Educating our ‘green generation’ – preparing them for the years to come
For a long time, we have dubbed our younger generations as disengaged, criticizing them for low turnouts at general elections and for showing a lack of interest in politics overall. With some young people voting for the very first time in the EU referendum, it must have been a disappointing first experience for the 73% majority that voted to remain. Perhaps it could have gone either way – but the general election that followed saw a 16% rise in 18-24-year-old voters indicating that they are eager to get involved.
This recent political engagement has trickled down the age groups as of late with students as young as 10 years old campaigning in the fight against climate change. Just last Friday, we saw thousands of students take to our streets here in the UK, missing out on lessons to march their homemade placards as they called for climate action before it is too late.
First things first they’re calling on the government to declare a climate emergency, worried that much-needed progress needs to be urgently addressed. Also asking for the voting age to be lowered to 16 so that they can have their opinions heard, this new ‘green generation’ is reshaping the stereotype by proving that they are anything but disengaged. In a world where our children feel that they need to miss out on education to tackle the environmental breakdown ahead of us, should we not be aiding them with the tools to win the fight? With an ever-closing window for reform, this is the generation that will face the brunt of climate change.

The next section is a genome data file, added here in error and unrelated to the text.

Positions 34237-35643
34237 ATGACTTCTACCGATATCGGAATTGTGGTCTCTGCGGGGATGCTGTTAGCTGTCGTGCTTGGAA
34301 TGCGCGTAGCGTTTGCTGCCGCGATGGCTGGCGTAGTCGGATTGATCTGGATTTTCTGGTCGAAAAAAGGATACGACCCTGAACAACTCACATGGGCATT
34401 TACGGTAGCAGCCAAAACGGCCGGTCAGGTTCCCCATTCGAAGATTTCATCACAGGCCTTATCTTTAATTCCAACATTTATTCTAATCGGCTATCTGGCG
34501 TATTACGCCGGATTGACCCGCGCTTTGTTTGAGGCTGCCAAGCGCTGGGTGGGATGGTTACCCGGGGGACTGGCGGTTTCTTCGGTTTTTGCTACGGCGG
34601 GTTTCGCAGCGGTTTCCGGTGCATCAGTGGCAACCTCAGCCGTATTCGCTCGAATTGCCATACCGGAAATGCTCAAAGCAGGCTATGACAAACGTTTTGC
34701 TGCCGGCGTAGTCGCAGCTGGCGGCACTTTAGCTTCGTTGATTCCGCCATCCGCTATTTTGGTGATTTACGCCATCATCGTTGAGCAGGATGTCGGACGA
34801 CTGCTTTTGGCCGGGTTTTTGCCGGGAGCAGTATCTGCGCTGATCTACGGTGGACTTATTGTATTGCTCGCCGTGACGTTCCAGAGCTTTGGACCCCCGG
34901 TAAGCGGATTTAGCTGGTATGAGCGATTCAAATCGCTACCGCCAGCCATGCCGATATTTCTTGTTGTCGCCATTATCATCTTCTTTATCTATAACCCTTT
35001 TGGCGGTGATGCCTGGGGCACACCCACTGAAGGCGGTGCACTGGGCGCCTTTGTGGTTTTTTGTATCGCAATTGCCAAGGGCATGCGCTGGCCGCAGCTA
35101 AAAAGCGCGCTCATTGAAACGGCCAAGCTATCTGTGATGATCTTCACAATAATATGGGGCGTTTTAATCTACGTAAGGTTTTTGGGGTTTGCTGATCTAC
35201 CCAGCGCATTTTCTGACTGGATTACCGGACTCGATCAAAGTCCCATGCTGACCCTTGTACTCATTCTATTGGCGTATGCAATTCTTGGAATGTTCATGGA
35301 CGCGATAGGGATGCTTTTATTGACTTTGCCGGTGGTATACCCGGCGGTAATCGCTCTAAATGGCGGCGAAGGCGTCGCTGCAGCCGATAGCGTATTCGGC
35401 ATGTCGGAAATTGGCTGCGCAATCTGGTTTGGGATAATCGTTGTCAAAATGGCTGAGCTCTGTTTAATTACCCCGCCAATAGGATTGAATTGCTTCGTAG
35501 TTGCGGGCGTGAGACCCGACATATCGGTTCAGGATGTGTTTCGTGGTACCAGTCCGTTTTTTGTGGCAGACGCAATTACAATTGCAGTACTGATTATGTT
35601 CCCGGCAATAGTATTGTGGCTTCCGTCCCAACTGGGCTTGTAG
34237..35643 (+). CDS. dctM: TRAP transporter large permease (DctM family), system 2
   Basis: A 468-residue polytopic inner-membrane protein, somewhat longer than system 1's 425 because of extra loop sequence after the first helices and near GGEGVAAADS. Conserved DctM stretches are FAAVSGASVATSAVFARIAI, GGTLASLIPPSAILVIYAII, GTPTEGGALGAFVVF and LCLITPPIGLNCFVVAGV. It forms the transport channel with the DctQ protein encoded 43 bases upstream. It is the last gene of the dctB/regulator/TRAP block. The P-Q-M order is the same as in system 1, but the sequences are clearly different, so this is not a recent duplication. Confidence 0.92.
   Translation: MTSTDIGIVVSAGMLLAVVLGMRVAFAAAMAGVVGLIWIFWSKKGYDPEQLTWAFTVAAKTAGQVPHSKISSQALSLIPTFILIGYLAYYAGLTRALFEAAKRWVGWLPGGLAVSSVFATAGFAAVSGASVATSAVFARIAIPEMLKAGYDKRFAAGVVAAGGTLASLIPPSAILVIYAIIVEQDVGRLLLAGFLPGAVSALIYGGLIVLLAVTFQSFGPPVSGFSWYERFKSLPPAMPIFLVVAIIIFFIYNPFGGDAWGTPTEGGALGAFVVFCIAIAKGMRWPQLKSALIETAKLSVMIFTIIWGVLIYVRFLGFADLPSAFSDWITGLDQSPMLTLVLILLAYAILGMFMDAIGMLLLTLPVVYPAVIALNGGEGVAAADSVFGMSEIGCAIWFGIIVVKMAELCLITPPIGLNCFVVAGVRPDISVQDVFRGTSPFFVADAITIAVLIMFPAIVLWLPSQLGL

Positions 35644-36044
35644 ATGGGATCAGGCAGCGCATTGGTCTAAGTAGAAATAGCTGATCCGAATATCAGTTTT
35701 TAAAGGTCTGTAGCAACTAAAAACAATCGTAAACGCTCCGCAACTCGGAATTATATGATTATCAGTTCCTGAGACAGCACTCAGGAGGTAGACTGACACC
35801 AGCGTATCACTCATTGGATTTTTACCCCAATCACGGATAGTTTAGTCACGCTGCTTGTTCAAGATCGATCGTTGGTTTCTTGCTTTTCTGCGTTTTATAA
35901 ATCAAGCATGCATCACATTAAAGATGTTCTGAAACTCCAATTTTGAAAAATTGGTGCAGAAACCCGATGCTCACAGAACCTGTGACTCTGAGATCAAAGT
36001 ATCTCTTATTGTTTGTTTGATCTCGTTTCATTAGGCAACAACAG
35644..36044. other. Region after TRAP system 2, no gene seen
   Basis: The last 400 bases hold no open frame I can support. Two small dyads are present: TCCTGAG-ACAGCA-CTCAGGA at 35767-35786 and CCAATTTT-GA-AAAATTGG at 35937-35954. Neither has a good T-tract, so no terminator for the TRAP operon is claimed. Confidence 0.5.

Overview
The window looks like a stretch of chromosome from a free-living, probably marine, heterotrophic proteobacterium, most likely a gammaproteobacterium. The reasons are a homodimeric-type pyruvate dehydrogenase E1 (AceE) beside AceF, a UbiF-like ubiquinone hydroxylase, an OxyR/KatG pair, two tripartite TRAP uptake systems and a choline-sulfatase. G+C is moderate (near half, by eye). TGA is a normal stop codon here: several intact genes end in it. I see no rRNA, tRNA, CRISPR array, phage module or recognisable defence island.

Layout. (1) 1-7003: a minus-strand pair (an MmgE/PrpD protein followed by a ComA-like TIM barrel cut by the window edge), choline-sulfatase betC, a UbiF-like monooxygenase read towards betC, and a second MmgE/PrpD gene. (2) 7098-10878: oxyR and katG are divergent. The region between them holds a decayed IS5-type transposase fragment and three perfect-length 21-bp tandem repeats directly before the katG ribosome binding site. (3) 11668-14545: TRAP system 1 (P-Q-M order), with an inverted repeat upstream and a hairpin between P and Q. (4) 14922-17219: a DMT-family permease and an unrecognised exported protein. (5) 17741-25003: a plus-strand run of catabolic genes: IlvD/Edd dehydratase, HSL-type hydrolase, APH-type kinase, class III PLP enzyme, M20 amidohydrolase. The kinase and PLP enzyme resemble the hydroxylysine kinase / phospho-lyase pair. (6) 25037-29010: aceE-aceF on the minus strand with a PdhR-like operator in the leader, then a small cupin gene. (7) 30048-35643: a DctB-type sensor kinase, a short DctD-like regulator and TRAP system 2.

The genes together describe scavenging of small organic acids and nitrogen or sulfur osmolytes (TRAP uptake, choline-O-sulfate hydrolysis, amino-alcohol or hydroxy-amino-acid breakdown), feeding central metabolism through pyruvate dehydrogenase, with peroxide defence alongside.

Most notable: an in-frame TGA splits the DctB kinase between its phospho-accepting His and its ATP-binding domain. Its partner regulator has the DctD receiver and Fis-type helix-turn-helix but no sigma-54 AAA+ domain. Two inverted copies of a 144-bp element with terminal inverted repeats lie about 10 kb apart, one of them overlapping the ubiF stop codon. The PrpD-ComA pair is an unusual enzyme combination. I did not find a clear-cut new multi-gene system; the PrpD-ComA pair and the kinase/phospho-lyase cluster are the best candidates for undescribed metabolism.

In recent years, we have already seen a few changes to exam specifications to include climate change topics such as the inclusion of fuel cells as a new GCSE chemistry topic. In partnership with Arval and BNP Paribas, the Hydrogen Hub, supported by the team at Ecuity is proud to have produced an education pack on fuel cells and the benefits they could bring in our fight against climate change. After a successful launch of the education pack yesterday, we are confident that climate change topics can be integrated within a school environment in a way that is not only relevant and educational but also engaging and fun. The resource is available to view and download on the teacher resource website, TES, via the following link.
For more information please contact the author: Christina Thompson- Yates